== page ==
Sunday 25 February 2018

No second yachts for top Irish bosses as pay snips cut wealth

The tradititionally generous wage packages of Ireland's top execs have had a bit of a trim, writes Nick Webb

Ireland's top executives were paid less last year than at anytime over the past four years, despite surging share prices. The top 10 highest paid executives of listed Irish companies shared €46m in 2009, compared with a whopping €93m a year earlier.

However, those figures were skewed by a vast €48m pay-out to Aidan Heavey and his fellow executives at Tullow. In 2007, the top 10 executives landed pay packages of €66m, with a combined remuneration of €52m a year earlier.

Aryzta boss Owen Killian was the highest earner according to the latest annual reports from Ireland's largest stock market companies. His €10.2m deal was almost double that of the next highest paid executive, Tullow's Aidan Heavey on €5.98m. Killian's package was worth almost €29,000 per day.

Few of the top executives of the top companies received basic salaries of over €1m. But their earnings were massively enhanced by bonus schemes, pension payments and benefits in kind, which ranged from company cars to tax planning advice. The true scale of these packages was buried in the small print of annual reports -- including conditional share awards which are triggered by profit growth or other targets.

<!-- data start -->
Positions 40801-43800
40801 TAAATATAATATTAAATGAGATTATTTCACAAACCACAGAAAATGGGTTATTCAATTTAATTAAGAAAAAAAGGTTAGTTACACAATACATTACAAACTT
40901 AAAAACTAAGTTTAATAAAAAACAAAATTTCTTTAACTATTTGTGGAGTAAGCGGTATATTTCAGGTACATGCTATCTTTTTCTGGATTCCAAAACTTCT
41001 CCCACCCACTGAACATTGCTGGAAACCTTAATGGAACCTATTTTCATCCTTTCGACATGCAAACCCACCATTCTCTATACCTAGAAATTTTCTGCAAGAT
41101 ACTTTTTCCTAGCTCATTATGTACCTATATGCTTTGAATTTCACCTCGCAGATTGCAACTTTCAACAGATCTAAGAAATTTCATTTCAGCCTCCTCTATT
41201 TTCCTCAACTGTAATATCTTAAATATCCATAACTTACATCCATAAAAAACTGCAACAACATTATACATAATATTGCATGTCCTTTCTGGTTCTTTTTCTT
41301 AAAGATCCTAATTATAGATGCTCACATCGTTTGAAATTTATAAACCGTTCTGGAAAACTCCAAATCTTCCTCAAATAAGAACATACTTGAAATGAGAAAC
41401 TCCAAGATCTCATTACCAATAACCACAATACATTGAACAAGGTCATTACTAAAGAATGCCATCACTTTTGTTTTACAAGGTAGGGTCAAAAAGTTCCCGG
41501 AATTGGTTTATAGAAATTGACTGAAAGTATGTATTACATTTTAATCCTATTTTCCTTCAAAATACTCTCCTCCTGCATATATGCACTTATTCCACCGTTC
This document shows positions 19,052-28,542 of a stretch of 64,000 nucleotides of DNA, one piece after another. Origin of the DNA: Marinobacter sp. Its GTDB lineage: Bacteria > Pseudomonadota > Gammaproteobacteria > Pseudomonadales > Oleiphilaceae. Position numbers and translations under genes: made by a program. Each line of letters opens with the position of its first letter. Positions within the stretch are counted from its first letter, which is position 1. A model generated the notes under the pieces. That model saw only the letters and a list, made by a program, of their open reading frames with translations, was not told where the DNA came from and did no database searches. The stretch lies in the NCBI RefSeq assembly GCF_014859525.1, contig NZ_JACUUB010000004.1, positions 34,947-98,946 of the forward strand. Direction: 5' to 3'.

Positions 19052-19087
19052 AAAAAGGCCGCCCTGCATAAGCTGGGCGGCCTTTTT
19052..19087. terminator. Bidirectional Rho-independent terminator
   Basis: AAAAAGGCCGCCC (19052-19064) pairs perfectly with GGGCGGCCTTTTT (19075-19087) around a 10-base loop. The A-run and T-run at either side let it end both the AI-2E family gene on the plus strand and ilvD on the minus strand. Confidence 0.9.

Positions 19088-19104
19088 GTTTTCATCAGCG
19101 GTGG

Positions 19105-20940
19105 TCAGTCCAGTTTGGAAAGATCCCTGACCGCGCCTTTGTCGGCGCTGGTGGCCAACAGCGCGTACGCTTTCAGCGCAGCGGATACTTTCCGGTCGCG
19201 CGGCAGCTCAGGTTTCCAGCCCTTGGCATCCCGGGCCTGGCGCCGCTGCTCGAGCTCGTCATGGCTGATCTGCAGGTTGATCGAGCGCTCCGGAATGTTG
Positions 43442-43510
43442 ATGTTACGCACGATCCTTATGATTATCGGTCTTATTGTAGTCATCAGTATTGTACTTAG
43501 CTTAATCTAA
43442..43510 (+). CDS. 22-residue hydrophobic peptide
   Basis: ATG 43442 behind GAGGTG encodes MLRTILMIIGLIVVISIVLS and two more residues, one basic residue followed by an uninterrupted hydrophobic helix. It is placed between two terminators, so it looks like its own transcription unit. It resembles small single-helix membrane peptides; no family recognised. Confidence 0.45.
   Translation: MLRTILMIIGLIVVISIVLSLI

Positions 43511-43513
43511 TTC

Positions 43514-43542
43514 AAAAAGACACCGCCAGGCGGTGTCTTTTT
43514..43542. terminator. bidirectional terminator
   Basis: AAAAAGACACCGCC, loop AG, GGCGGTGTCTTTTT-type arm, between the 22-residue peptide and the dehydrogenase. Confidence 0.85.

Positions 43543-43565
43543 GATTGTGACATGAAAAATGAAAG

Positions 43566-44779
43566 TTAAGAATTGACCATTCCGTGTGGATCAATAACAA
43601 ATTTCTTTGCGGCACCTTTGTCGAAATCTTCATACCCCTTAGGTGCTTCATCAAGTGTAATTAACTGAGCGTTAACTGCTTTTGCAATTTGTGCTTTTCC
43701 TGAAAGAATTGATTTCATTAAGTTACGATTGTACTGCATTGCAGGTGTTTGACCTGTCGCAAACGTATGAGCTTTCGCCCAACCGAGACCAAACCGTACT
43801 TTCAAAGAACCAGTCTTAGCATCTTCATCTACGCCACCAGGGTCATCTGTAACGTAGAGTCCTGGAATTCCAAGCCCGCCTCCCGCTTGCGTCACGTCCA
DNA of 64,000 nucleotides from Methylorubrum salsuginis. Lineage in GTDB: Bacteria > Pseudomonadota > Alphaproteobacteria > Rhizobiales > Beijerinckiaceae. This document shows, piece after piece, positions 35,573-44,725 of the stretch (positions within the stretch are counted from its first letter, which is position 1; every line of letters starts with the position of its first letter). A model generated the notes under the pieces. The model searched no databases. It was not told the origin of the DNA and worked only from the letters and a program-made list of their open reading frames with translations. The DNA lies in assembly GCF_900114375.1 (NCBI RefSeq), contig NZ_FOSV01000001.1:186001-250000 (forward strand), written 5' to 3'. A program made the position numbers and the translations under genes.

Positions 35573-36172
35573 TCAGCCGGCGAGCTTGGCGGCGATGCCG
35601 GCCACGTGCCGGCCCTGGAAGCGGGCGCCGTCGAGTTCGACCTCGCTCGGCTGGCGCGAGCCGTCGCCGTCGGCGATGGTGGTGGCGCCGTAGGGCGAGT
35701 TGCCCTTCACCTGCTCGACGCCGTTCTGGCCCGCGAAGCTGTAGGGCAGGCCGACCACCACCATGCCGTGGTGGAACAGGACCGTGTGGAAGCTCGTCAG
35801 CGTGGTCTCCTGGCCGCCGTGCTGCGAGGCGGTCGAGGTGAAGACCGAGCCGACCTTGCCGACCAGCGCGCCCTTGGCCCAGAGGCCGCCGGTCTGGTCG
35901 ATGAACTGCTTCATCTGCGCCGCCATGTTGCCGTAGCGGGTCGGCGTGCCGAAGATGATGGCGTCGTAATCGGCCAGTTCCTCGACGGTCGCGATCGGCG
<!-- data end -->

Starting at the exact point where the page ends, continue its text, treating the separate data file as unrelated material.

Last year, the Sunday Independent revealed the scale of Tullow Oil boss Aidan Heavey's extraordinary pay packet. The former Aer Lingus financial controller turned oil man earned €34m. This was largely through massive share awards and exercising and selling stock options. Other reports had centred on his salary of €1.84m, missing the scale of his full pay deal.

The Lambourghini-driving Heavey, whose wife recorded an Irish Top 10 single in the early 1980s, pocketed just €5.98m in 2009. The bulk of his package was made up of nearly €2.4m in shares, given to him for having hit targets under a bonus scheme. He was awarded a further €1.73m in shares that may vest if he hits certain targets. On top of this, Heavey earned a pay pot of €1.89m made up of salary, bonuses, pension payments and various benefits.

Heavey's fellow executives, including his number two Graham Martin and Paul McDade, also made a fortune out of the oil company, landing pay packers worth €3.42m and €3.36m respectively. The majority of these packages were made up of shares vesting and other shares being awarded under company bonus schemes.

Paddy Power chief executive Patrick Kennedy earned up to €4.69m in 2009, capping an extraordinary year in which he was named Sunday Independent chief executive and deal maker of the year, while Paddy Power landed the company of the year gong after a major poll of UK and Irish analysts. Kennedy's basic salary, pension and bonus package of €1.42m was massively bulked up by a €2.2m conditional share award and a further €1.07m worth of shares coming good under a bonus scheme. Kennedy's right-hand man, Breon Corcoran, picked up close to €3.52m, which was inflated by conditional share awards. The fourth biggest pay packet went to Irish Life & Permanent's Denis Casey, who trousered a huge €4.574m deal, despite resigning early last year when revelations emerged over the deposits scandal involving IL&P and Anglo Irish Bank. Late last year, IL&P told the Sunday Independent in no uncertain terms that Casey was not going to receive a big pay-off.